Voluntary Super Contributions: Why You Should Start (Yesterday!)

By Ross Marshall.   Posted: November 2020

Voluntary super contributions are something that every worker or employee should be aware of. They offer a host of benefits, including paving the way for early retirement. Here’s everything you need to know about voluntary super contributions and why you should start now.

What are voluntary super contributions?

Superannuation or “super” is defined by the Australian Taxation Office (ATO) as “money set aside during your working life for when you retire.” Meanwhile, a voluntary super contribution, also known as a personal contribution, is money you choose to pay into your super fund from your savings or after-tax income. It is separate from salary sacrificing, which is done before your income is taxed.

Personal contributions are non-concessional contributions and will be included to your non-concessional contributions cap unless you have a claimed tax deduction to them.

Are you eligible for super?

You are eligible to receive super from your employer if you:

  • Earn $450+ per month
  • Are aged 18 or over

If you’re employed, your employer should be paying a portion of your earnings into a super account, even for a contractual job. Meanwhile, self-employed Australians often make tax-deductible personal contributions.

The ATO has an online assessment that helps determine if you are entitled to superannuation. It asks some questions about your work arrangements between you and your employer, and you will get a decision advising whether you are entitled to super from your mentioned employer.

Different types of super contributions

Your payments to your super account will always be classed as either concessional contributions or non-concessional contributions. It’s important to understand the difference, because you pay them in slightly different ways and get taxed differently on them.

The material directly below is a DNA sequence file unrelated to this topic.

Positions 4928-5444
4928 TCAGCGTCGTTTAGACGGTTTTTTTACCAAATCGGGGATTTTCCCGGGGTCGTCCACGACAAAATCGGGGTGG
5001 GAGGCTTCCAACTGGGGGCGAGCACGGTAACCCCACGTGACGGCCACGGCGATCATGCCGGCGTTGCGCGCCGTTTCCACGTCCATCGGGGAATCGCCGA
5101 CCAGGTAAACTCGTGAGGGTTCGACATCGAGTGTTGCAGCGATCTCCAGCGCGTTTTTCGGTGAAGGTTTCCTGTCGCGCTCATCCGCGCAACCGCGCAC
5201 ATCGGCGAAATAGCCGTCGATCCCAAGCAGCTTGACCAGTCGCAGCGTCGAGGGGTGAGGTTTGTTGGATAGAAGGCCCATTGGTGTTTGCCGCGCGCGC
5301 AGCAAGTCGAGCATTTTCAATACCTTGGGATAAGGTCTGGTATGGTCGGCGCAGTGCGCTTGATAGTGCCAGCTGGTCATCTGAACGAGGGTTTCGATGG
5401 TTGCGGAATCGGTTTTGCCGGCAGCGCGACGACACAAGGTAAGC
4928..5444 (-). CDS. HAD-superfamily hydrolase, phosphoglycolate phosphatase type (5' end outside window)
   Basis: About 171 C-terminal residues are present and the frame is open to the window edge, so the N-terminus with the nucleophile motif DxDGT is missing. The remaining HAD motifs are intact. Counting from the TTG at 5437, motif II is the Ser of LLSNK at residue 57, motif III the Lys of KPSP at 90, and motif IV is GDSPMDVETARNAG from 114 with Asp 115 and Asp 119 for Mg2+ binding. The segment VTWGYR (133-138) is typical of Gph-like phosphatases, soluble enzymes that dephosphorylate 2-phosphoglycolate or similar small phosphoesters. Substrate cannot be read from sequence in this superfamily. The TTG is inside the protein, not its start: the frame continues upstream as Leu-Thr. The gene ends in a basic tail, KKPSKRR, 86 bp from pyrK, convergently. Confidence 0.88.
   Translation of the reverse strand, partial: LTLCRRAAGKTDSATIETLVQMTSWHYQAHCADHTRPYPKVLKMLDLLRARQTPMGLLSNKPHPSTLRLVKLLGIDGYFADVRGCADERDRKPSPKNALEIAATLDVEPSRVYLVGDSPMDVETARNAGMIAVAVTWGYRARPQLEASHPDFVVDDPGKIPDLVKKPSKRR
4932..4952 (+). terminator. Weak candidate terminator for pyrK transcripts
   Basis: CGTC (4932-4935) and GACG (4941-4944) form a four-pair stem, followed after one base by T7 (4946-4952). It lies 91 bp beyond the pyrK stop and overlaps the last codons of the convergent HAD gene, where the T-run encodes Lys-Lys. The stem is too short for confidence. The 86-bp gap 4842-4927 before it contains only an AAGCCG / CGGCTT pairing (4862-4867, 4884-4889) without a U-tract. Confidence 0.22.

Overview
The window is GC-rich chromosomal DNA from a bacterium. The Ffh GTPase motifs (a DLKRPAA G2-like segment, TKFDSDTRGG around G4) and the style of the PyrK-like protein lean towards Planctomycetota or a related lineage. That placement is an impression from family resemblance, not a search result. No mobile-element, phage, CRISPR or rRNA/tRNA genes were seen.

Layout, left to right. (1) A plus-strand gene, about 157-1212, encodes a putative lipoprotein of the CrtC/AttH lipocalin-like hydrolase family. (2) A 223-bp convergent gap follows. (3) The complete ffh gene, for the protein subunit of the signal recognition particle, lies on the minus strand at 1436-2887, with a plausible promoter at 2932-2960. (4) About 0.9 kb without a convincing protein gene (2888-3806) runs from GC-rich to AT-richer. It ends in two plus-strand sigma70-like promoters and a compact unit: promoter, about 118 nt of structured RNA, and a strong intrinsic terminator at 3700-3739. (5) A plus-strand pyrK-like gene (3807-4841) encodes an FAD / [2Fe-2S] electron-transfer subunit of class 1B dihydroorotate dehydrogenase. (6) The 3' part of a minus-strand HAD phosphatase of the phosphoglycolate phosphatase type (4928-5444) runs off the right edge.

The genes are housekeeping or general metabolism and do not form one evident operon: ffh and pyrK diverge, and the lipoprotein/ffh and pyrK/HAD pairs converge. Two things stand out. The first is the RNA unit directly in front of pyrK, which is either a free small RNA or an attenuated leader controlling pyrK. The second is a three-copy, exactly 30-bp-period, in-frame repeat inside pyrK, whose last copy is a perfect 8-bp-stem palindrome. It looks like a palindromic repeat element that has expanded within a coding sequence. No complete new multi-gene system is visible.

Concessional contributions are either contributions from your employer or from your salary sacrifice (a portion of your salary you set aside to automatically be paid into your super fund) before you’ve paid tax on it. These concessional contributions are not taxed at your marginal tax rate, and are taxed at a lower “concessional” tax rate instead – hence the name. Concessional contributions are capped at $25,000 per year – if you go over this, your excess contributions will simply be taxed at a marginal rate instead.

Non-concessional contributions are when you contribute your own after-tax money into your super fund. You can make up to $100,000 in non-concessional contributions each financial year.

There are numerous strategies around the best ways to use these two payment methods to get the most out of the system – including how to offset capital gains tax, reduce your marginal tax rate, and get the most out of the “carry forward cap”. Speak to our expert financial planners today to make your money work for you, instead of the other way around.

Division 293 tax: A note for high income earners

If you are a high-income earner, your marginal tax rate is higher than that of an average income earner’s, so you receive a larger tax concession whenever you make concessional contributions to your fund.

Division 293 tax is an extra 15% tax on the super contributions of high-income earners. This tax is charged if your income plus your concessional super contributions are above $250,000. Division 293 tax adds an additional tax of 15% to bring high-income earners’ concession back to an amount in line with the average.

Confused? Does this apply to your income threshold? (Remember, you have to factor in one-off events such as capital gains.) Contact us today, and we’ll help clarify, and find the best way to manage your income and super contributions to get your maximum value.

Why should you make voluntary super contributions?